Introduction In this article, we are going to see how to map the PostgreSQL interval column type to a Java Duration object using Hibernate and the hibernate-types project. Another very useful feature introduced by the hibernate-types project is that all types extending the ImmutableType can now be treated as standard org.hibernate.type.Type, therefore enabling a much better Hibernate Core API integration.
Introduction Hibernate custom Types allow you to map all sorts of database specific column types, like IP address, JSON columns, bit sets or SQL arrays. There are two ways to define a custom Hibernate Type: the UserType interface Java and SQL descriptors The latter option is preferred since it allows you to better split the Java-to-JDBC and the JDBC-to-SQL type handling. In this article, we are going to see how you can map SQL arrays to their Java counterpart.
Introduction I read a very interesting article by Krešimir Nesek regarding MySQL result set streaming when it comes to reducing memory usage. Mark Paluch, from Spring Data, asked if we could turn the MySQL result set streaming by default whenever we are using Query#stream or Query#scroll. That being said, the HHH-11260 issue was created, and I started working on it. During Peer Review, Steve Ebersole (Hibernate ORM team leader) and Sanne Grinovero (Hibernate Search Team Leader) expressed their concerns regarding making such a change. First of all, the MySQL result set streaming… Read More
Introduction StackOverflow is a neverending source of great questions. This time, we are covering this question about using Java 1.8 Optional with JPA and Hibernate. Java 1.8 introduced the java.util.Optional container object that may or may not contain a certain value. Combining Optional and streams is very handy. Therefore, you might want that some nullable entity attributes be exposed as Optional. This article is going to demonstrate what are caveats of using Optional with entity attributes, and how you can overcome them.
Introduction Hibernate runs the automatic dirty checking mechanism during flush-time, and any managed entity state change is translated into an UPDATE SQL statement. The default dirty checking mechanism uses Java reflection and goes through every property of every managed entity. If the Persistence Context has few entities, this process might go unnoticed, but, if we’re dealing with many entities or the entities have many properties (e.g. a legacy database Domain Model mapping), then the reflection-based dirty checking might have an associated performance impact.
Proxies FlexyPool monitors connection pool usage and so it needs to intercept the connection close method call. For simplicity sake, the first version was relying on dynamic proxies for this purpose: As straightforward as it may be, a proxy invocation is slower than a decorator, which calls the target method using a direct invocation. Because all connection pools use proxies anyway, adding another proxy layer only adds more call-time overhead and so now FlexyPool supports connection decorators as well.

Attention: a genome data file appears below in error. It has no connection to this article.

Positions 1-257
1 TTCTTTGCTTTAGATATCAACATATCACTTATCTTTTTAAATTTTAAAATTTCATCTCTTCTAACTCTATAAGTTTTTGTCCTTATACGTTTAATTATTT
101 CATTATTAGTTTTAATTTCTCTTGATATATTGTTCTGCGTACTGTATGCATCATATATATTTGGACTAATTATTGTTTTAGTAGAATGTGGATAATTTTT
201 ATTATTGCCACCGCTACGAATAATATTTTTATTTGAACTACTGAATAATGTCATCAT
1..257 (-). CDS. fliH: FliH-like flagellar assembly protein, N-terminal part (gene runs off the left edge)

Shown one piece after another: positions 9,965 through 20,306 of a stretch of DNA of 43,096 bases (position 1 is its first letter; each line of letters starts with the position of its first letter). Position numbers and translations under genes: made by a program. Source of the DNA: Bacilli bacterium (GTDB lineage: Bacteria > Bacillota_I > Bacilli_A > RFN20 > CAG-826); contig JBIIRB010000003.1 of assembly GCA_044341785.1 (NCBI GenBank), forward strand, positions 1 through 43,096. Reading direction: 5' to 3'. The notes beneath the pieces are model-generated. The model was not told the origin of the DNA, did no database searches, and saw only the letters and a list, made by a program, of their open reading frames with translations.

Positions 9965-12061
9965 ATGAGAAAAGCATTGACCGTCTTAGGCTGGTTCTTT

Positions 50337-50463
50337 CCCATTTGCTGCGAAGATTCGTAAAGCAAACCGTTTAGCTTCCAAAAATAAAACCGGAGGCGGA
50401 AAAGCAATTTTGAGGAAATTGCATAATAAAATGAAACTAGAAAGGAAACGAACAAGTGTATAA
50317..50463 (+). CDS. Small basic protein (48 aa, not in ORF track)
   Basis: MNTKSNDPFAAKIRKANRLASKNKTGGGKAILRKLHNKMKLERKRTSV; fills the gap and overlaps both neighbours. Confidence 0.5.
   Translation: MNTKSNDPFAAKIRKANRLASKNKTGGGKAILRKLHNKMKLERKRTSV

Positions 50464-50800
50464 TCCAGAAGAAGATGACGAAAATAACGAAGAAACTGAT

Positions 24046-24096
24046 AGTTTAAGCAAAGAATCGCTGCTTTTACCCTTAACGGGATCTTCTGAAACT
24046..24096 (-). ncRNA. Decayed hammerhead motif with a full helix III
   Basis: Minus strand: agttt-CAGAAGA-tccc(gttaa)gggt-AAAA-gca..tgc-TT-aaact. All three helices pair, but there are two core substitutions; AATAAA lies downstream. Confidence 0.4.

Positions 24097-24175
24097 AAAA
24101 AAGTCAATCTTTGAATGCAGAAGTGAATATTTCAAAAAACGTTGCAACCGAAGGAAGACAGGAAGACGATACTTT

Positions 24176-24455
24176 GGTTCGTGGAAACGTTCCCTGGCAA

Introduction FlexyPool is an open-source framework that can monitor a DataSource connection usage. This tool come out of necessity, since we previously lacked support for provisioning connection pools. FlexyPool was initially designed for stand-alone environments and the DataSource proxy configuration was done programmatically. Using Spring bean aliases, we could even substitute an already configured DataSource with the FlexyPool Metrics-aware proxy alternative.
Introduction In my previous post I demonstrated how you can scale optimistic locking through write-concerns splitting. Version-less optimistic locking is one lesser-known Hibernate feature. In this post, I’ll explain both the good and the bad parts of this approach. Version-less optimistic locking Optimistic locking is commonly associated with a logical or physical clocking sequence, for both performance and consistency reasons. The clocking sequence points to an absolute entity state version for all entity state transitions. To support legacy database schema optimistic locking, Hibernate added a version-less concurrency control mechanism. To enable this… Read More
Introduction Memoization is a method-level caching technique for speeding-up consecutive invocations. This post will demonstrate how you can achieve request-level repeatable reads for any data source, using Spring AOP only. Spring Caching Spring offers a very useful caching abstracting, allowing you do decouple the application logic from the caching implementation details. Spring Caching uses an application-level scope, so for a request-only memoization we need to take a DIY approach.
Introduction Usually, a project has a minimum Java version requirement and that applies to all of its modules. But every rule has its exceptions, as recently I stumbled on the following issue. One open source project of mine mandates Java 1.6 for most of its modules, except one requiring the 1.7 version. This happens when integrating external libraries having different Java requirements than your own project. Because that one module integrates the DBCP2 framework (supporting at least Java 1.7), I need to instruct Maven to use two different Java compilers.